By John Gorup (@appiriojohn)
I remember being the “New Kid” in school. I was nervous and awkward, clutching my new Trapper Keeper, but excited by the opportunity and new start. I am reminded of this scene every time I help an organization architect a new IT system. Inevitably, at some point I ask myself, “Is this system being built for the ‘’New Kid’?”
The typical approach when gathering needs and requirements for a new system is to talk to the most seasoned veterans – the ones that have been working with the legacy system for years. The veterans are a great resource because they have managed to keep the ship afloat. But to really make a system into a difference-maker, you need to build it for the “New Kid.” To do this, an organization mainly needs three ingredients: simplicity, embedded learning, and the ability to listen to the “New Kid.”
Many times I look at a legacy system and wonder “where would I even begin?” In some ways, the complexity I see in legacy systems is a memorial to the success of the firm. As firms grow and expand, increasing complexity is inevitable. The fact that firms stay in business despite their confusing and labyrinthine IT systems is a testimony to the tenacity of their employees and attractiveness of their products. Veterans can navigate these systems simply because of time; but pity the poor “New Kid” who steps into the middle of this controlled chaos.
While increasing complexity will never go away, the new generation of technology gives us some tools to architect systems to impose simplicity.
- Start with an investment in some serious business process analysis. Get to know how the company runs, and get business units talking to each other.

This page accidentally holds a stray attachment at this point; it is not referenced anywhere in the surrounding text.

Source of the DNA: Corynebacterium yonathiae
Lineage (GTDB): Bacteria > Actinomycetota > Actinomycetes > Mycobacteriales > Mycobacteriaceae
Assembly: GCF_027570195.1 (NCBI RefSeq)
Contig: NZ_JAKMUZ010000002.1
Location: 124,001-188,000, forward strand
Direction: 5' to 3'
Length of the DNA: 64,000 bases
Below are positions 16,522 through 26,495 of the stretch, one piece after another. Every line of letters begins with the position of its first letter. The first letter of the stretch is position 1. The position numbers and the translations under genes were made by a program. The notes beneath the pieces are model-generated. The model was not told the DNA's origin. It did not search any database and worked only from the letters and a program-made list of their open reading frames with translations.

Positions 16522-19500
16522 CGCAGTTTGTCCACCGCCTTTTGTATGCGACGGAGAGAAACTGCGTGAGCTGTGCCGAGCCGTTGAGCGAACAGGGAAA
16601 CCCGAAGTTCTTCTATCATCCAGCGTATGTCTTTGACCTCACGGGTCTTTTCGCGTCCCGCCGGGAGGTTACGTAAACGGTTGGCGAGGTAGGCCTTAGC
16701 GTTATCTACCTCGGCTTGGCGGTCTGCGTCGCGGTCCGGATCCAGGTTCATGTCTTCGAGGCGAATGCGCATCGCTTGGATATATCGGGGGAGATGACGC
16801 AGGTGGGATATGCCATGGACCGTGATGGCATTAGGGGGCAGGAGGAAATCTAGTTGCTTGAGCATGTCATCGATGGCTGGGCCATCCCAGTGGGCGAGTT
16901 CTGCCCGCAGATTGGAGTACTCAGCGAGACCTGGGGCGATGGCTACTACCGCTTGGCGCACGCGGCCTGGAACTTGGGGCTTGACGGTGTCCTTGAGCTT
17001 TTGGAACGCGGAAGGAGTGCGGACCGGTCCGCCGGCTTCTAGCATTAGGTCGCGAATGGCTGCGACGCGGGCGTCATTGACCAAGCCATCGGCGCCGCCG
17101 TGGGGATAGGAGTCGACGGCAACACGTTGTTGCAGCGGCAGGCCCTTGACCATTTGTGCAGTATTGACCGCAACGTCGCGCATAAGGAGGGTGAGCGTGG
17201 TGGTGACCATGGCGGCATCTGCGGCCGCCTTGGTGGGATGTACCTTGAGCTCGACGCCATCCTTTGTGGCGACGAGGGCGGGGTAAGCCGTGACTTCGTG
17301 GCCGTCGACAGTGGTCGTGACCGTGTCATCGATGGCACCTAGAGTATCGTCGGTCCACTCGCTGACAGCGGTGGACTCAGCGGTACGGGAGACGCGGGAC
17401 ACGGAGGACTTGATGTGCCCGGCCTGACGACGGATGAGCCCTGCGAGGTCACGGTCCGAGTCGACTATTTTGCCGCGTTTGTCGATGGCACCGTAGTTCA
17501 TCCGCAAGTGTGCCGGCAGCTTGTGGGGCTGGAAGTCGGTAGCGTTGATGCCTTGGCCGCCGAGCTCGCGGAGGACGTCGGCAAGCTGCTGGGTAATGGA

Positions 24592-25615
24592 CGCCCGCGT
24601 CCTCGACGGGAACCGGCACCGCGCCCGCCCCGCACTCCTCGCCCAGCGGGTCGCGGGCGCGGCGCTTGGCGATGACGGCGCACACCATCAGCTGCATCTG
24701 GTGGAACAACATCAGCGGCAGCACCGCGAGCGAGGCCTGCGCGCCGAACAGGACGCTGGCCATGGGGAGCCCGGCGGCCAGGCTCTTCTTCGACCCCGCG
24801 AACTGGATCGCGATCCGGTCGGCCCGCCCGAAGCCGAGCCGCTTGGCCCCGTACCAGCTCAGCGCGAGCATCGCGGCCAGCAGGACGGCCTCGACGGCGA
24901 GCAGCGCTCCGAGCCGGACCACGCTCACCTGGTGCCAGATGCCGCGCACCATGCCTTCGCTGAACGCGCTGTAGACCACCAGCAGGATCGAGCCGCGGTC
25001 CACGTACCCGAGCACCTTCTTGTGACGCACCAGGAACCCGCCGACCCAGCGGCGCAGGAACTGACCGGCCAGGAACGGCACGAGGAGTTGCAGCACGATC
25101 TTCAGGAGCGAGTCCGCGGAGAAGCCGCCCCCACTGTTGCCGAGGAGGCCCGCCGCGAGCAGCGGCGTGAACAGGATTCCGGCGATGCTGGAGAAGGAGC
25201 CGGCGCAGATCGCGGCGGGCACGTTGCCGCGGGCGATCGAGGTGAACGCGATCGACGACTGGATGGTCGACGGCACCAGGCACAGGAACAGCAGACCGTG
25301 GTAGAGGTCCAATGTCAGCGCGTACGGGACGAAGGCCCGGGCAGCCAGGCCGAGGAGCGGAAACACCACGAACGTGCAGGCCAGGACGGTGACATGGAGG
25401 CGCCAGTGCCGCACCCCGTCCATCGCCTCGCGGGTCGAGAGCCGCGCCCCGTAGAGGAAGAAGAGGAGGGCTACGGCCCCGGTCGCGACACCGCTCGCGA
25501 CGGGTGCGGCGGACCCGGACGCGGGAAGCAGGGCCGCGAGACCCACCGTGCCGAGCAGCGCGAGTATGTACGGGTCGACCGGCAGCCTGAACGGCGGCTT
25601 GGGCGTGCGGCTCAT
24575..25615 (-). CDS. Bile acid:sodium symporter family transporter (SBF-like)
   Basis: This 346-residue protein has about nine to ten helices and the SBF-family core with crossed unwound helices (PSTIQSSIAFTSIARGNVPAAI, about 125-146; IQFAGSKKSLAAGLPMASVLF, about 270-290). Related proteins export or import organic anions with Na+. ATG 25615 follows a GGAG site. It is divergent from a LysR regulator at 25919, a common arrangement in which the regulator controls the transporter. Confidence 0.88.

- Experiment with user interfaces that are closer to the consumer-applications people are now used to in their everyday life.
- Keep the fields on the page to the bare minimum, and put meaningful text in the field help text.
- Keep security as open as possible – and question every reason given for closing the data sharing model.
- Most importantly, set up a governance model with a mandate to impose simplicity on the system going forward with regular releases.
Many organizations still use a training plan that consists of sticking a group of “New Kids” in a conference room for a day (with bad coffee), and leaving them with a 30-page user guide. While “formal learning” has its place, systems need to be created in a way that provides constant learning in a convenient manner.
- Set up a internal collaboration group for “New Kids,” where they are encouraged to ask questions without the fear of looking stupid.
- Make readily available 3-5 minute “how to” videos, and keep them fresh, updated, and fun.
- Create a place in the application dedicated to learning, and include in it FAQs, links, important documents – basically anything that can be used to increase knowledge and adoption.
Listening to the “New Kid”
Listening to a “New Kid” is not only basic hospitality, it is a strategic tool for improving your systems and processes.
- Encourage the use of an ideation tool like Salesforce Ideas, and create a program to quickly evaluate and implement good ideas.
- Survey your new users at regular intervals (1 month in, 3 months, 6 months, for example) with pointed questions on how they rate the system’s usability. This data should give your developers and administrators a baseline to continually improve usability.
- If your user adoption plan includes instructor-lead training, create a mechanism to capture what parts of the system are the most confusing, and use frequently-asked questions as pointers to usability trouble spots.
Life and business are complicated. Your IT systems should not add to the complication. When users log into their system, it should feed them actionable information in an easy-to-use manner. Your applications should foster collaboration. They should be updated with releases on a regular basis, with a constant eye on simplicity. The result should be happier “New Kids” (and happier seasoned veterans), unleashing their creativity and productivity to increase your organization’s competitive advantage.
John Gorup is a solutions architect at Appirio. He has been helping organizations implement CRM, e-learning, and custom business IT solutions for more than 15 years. John has an MBA from the University of Chicago’s Booth School of Business.